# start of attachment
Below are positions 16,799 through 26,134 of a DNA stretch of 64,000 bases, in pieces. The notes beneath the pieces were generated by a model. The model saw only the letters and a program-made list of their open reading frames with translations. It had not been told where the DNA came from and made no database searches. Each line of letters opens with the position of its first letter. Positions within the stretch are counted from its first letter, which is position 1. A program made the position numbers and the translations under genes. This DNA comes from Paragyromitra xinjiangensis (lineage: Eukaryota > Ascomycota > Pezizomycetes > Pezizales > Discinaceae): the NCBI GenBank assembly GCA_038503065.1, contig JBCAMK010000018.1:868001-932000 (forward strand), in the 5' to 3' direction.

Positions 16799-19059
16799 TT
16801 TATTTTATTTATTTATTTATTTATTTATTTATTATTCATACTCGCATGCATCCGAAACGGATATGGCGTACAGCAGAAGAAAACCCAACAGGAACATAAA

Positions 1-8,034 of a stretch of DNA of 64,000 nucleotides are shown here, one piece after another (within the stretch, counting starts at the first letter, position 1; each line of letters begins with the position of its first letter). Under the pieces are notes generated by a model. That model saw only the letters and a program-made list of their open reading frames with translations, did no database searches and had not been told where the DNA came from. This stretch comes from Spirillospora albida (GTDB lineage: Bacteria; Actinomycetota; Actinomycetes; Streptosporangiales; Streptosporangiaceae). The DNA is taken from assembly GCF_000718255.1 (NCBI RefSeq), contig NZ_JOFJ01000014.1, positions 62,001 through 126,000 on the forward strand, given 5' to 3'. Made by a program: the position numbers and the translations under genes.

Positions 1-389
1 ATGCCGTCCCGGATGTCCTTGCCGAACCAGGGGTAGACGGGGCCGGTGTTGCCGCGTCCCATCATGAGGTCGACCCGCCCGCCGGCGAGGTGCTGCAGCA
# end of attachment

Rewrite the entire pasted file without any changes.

Below are positions 16,799 through 26,134 of a DNA stretch of 64,000 bases, in pieces. The notes beneath the pieces were generated by a model. The model saw only the letters and a program-made list of their open reading frames with translations. It had not been told where the DNA came from and made no database searches. Each line of letters opens with the position of its first letter. Positions within the stretch are counted from its first letter, which is position 1. A program made the position numbers and the translations under genes. This DNA comes from Paragyromitra xinjiangensis (lineage: Eukaryota > Ascomycota > Pezizomycetes > Pezizales > Discinaceae): the NCBI GenBank assembly GCA_038503065.1, contig JBCAMK010000018.1:868001-932000 (forward strand), in the 5' to 3' direction.

Positions 16799-19059
16799 TT
16801 TATTTTATTTATTTATTTATTTATTTATTTATTATTCATACTCGCATGCATCCGAAACGGATATGGCGTACAGCAGAAGAAAACCCAACAGGAACATAAA

Positions 1-8,034 of a stretch of DNA of 64,000 nucleotides are shown here, one piece after another (within the stretch, counting starts at the first letter, position 1; each line of letters begins with the position of its first letter). Under the pieces are notes generated by a model. That model saw only the letters and a program-made list of their open reading frames with translations, did no database searches and had not been told where the DNA came from. This stretch comes from Spirillospora albida (GTDB lineage: Bacteria; Actinomycetota; Actinomycetes; Streptosporangiales; Streptosporangiaceae). The DNA is taken from assembly GCF_000718255.1 (NCBI RefSeq), contig NZ_JOFJ01000014.1, positions 62,001 through 126,000 on the forward strand, given 5' to 3'. Made by a program: the position numbers and the translations under genes.

Positions 1-389
1 ATGCCGTCCCGGATGTCCTTGCCGAACCAGGGGTAGACGGGGCCGGTGTTGCCGCGTCCCATCATGAGGTCGACCCGCCCGCCGGCGAGGTGCTGCAGCA